[NIV] 23"Therefore, if you are offering your gift at the altar and there remember that your brother has something against you, 24leave your gift there in front of the altar. First go and be reconciled to your brother; then come and offer your gift. 25"Settle matters quickly with your adversary who is taking you to court. Do it while you are still with him on the way, or he may hand you over to the judge, and the judge may hand you over to the officer, and you may be thrown into prison. 26I tell you the truth, you will not get out until you have paid the last penny.

So here we see Jesus is teaching us to be reconciled to our brother and fellow man. If we wish to murder or hate or insult our brother, we should stop what we are doing and go and be reconciled with him instead. Settle the matter with you adversary quickly.

This is all about settling disputes, and has absolutely nothing to do with a literal eternal torment in fire. This whole passage should be our first clue that "gehenna" is not "eternal hell".


So based on Jesus OWN words, we can see that Gehenna is simply talking about judgment, NOT eternal hell fire.

Again, its helpful to remember what judgment is for: setting things right - teaching righteousness.

--- End quote ---

wasco55:
I don't manage to make quotes. :o(

But let me make a comment on your post WW.
The only way that doesn't contradict "after death comes judgement" is if people symbolicly die during this life.
Dying to your old self and go on with your new (reborn) self.
(what baptism symbolizes)

What Paul tells us is that if we are in Christ we are dead. It is no longer I who live, but Christ lives in me.
If I am cleansed by the blood of the Lam, can I be more purified?

Let's try to look at some scriptures in a new light.
What if all this fire, salting and judgments spoken of, really are about our life's here and now?
There are plenty of scriptures talking about the fire and trials we have to endure during our life as disciples of Jesus. And if we are the real children of God, he disciplines us. 

1Co 3:13. Every man's work shall be made manifest: for the day shall declare it, because it shall be revealed by fire; and the fire shall try every man's work of what sort it is.
What is this verse really talking about?
Is this a judgment all of us have to pass through?
If we read this verse in its context we understand that Paul is talking about his own ministry, but also that of Apollos.     
1Co 3:10 According to the grace of God which is given unto me, as a wise masterbuilder, I have laid the foundation, and another build thereon. But let every man take heed how he builds thereupon.
1Co 3:12  Now if any man build upon this foundation gold, silver, precious stones, wood, hay, stubble;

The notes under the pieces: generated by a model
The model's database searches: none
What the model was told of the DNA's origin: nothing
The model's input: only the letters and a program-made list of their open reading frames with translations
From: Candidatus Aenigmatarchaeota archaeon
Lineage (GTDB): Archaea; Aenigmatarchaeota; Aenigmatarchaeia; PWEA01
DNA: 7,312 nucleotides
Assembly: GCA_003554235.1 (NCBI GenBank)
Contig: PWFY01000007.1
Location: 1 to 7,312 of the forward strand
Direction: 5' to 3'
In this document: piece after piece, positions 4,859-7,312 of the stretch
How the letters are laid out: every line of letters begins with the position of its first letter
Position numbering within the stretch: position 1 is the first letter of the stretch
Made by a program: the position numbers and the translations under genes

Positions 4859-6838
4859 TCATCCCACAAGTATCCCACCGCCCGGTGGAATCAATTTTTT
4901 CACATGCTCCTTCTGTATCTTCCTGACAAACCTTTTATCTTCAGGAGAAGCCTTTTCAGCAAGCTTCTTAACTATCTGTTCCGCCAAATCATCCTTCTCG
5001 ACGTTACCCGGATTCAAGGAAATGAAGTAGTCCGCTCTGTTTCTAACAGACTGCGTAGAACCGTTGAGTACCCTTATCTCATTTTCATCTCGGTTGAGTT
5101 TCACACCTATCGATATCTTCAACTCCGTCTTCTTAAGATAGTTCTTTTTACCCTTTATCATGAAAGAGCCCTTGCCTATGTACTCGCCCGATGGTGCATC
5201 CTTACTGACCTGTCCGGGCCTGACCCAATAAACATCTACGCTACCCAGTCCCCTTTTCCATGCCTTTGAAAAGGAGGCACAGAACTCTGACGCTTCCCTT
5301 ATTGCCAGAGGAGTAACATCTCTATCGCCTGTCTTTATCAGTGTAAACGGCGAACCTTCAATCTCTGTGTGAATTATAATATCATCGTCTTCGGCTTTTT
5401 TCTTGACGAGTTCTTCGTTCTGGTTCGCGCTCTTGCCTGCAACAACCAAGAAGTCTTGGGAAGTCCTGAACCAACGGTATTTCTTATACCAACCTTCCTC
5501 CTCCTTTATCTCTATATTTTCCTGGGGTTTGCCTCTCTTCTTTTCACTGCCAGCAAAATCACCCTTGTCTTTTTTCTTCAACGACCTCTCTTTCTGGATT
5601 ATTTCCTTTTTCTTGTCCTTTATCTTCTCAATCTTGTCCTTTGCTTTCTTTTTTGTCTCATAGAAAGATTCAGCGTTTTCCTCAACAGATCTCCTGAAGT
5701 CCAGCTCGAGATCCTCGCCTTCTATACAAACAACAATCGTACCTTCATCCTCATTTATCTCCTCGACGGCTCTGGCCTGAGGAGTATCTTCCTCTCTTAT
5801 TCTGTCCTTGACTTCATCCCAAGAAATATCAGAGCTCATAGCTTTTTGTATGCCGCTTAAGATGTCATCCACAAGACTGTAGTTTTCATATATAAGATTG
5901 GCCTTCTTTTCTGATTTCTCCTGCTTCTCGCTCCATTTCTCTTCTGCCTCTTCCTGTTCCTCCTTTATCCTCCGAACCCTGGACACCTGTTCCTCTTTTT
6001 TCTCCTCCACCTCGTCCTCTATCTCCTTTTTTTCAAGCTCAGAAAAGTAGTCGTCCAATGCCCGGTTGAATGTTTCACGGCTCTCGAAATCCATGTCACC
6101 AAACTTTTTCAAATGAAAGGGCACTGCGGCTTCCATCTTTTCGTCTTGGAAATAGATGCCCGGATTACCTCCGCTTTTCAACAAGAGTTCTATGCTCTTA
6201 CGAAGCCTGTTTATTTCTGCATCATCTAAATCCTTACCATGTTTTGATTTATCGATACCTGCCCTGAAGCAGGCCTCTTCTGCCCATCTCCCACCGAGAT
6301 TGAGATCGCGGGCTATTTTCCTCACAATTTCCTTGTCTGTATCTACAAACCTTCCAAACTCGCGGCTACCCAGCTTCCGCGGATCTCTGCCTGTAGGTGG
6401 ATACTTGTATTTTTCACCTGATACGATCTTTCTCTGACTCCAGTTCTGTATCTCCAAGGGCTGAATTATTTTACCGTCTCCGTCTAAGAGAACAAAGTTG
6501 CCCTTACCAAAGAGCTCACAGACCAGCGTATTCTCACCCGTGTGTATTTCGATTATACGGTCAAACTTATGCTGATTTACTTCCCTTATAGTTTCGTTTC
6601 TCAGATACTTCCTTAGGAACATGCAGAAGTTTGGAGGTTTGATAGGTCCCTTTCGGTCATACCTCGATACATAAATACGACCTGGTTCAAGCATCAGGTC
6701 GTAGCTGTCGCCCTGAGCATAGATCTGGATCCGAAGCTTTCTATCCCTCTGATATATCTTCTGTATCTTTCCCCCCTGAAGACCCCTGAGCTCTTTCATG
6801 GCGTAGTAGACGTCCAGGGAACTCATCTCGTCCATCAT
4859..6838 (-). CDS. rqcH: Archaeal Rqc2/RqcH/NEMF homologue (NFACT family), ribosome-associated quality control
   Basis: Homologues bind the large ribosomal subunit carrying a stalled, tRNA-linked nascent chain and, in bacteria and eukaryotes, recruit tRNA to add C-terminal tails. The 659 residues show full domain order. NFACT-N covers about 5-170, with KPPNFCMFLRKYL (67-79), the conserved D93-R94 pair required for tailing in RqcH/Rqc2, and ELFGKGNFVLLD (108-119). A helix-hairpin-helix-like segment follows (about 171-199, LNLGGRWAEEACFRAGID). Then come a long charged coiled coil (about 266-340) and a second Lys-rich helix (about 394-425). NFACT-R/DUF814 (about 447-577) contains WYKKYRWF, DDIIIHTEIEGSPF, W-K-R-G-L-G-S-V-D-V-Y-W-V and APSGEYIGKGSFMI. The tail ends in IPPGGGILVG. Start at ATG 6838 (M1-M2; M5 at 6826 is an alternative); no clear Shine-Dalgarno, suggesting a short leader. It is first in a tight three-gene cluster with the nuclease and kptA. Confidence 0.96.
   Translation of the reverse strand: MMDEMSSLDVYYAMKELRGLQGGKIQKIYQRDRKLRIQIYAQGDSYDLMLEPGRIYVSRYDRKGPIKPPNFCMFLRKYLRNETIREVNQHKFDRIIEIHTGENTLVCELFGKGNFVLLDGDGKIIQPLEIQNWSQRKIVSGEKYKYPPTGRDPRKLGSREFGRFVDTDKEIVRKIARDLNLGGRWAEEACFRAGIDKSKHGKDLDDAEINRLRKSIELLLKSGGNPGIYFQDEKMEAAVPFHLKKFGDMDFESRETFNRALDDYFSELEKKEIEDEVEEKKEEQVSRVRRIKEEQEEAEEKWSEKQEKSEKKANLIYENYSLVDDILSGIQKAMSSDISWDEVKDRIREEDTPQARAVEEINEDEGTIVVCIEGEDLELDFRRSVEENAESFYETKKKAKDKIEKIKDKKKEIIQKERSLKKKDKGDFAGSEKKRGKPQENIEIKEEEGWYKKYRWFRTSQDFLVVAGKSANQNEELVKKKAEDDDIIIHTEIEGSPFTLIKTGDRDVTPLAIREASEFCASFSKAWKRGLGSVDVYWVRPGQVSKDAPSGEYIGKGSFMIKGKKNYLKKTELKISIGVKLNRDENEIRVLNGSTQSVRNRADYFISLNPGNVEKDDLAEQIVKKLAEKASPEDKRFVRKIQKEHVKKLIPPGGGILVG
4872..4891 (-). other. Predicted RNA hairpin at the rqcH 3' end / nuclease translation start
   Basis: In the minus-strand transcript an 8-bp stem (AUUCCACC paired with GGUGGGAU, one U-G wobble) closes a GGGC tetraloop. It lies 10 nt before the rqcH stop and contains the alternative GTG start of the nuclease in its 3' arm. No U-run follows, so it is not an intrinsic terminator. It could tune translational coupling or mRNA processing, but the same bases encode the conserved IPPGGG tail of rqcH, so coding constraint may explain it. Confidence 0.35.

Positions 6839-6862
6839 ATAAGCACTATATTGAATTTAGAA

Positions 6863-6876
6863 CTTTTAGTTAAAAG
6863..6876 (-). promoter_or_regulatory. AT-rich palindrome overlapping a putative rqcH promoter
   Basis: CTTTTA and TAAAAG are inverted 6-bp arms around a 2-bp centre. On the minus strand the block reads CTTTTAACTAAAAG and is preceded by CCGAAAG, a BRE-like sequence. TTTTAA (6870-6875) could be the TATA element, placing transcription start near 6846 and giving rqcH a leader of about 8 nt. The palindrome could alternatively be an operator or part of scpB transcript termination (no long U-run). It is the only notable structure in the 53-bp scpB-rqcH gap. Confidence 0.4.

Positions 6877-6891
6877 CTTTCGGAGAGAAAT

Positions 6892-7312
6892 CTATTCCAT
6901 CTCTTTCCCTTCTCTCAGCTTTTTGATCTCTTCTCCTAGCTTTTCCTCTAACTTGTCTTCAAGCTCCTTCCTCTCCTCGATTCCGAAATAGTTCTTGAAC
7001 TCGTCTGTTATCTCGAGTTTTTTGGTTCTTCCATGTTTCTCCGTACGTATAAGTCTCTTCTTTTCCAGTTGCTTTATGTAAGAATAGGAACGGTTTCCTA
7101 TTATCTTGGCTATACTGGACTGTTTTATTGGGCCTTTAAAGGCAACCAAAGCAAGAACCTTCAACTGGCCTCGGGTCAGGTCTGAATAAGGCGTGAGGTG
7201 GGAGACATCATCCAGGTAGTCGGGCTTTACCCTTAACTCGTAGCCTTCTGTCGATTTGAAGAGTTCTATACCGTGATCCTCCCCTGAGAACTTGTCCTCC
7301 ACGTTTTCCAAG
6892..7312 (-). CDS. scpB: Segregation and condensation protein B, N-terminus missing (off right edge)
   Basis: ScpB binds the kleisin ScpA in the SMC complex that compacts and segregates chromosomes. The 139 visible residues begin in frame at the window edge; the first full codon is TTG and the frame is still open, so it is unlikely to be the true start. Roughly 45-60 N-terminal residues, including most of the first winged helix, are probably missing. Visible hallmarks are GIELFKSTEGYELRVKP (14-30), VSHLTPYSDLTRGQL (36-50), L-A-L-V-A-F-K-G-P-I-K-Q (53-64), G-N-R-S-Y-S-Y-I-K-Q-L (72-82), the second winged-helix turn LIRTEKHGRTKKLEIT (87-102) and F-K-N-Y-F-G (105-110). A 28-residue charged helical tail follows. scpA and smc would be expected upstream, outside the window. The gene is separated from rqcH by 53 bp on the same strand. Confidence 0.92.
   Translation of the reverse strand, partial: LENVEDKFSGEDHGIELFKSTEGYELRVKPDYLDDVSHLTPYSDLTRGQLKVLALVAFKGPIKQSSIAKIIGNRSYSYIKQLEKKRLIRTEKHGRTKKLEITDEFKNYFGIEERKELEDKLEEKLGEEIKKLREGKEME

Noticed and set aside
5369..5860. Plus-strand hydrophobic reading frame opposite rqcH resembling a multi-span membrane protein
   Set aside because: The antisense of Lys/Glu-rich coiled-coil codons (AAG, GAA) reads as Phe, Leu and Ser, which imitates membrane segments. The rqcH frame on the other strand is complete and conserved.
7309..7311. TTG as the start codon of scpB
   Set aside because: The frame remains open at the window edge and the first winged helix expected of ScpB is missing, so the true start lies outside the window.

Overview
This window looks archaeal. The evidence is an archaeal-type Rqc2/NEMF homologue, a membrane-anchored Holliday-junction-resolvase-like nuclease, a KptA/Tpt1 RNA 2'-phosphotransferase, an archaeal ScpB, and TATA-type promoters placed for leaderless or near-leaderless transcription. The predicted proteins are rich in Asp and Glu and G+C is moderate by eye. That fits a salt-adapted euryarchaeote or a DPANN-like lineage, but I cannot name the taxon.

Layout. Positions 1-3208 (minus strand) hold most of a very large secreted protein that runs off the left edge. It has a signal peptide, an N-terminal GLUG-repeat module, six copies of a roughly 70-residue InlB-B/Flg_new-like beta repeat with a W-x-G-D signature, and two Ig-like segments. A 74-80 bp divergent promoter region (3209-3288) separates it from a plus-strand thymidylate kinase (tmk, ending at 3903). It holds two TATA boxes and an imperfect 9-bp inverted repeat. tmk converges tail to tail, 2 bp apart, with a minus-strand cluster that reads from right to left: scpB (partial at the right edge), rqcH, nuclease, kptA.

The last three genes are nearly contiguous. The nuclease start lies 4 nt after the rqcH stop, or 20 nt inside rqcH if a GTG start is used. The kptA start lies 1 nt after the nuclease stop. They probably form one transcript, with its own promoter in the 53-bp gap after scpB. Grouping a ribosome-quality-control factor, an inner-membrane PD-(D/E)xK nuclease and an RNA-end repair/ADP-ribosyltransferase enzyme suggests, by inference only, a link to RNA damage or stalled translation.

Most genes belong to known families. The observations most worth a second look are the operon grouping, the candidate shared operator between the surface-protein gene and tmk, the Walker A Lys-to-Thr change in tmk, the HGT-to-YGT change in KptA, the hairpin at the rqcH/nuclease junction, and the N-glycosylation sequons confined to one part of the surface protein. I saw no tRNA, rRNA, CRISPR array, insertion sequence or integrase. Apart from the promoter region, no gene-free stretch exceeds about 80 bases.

Who are the men Paul is talking about "building upon this foundation"?
From the context I cannot understand that Paul is talking to all believers. Paul call himself a masterbuilder, and he challenge the preachers/pastors/teachers coming after him, to continue building the same way he has been doing.
But in the end the work of the other builders has to pass through a test of fire to see the quality of their work.
So in the end my question is. Can 1.Cor.3:13 be applied to all believers, or not? 


 
And then we have: 2Co 5:10  For we must all appear before the judgment seat of Christ; that every one may receive the things done in his body, according to that he hath done, whether it be good or bad.

Again I have to ask if there are some clear indications of this being a post mortem judgment.
What does Paul think about when he says; receive the things done in his body?
Is it possible to make a connection between this statement, and the warning Jesus gave his disciples in the Sermon on the Mount?
Fornication has very to do with our bodies.
1Co 6:18 Flee fornication! Every sin that a man does is without the body; but he that committed fornication sinned against his own body.
And why this is such a serious matter, we can read in
1Co 6:15 Know ye not that your bodies are the members of Christ? Shall I then take the members of Christ, and make them the members of a harlot? God forbid.

Following this line of thoughts, we also find that Mar.9:49 fit in
Mar 9:49 For every one shall be salted with fire, and every sacrifice shall be salted with salt.
Only Mark gives us this statement from Jesus. But here we see that Jesus make this statement in connection with his warning to the disciples about the fire of Gehenna. 

As partakers of the new covenant, we no longer bring old covenant sacrifice. The one sacrifice I now bring is my bodies.
Rom 12:1  I beseech you therefore, brethren, by the mercies of God, that ye present your bodies a living sacrifice, holy, acceptable unto God, which is your reasonable service.

Well, again I have to say that this is some thoughts of mine, and not a divine revelation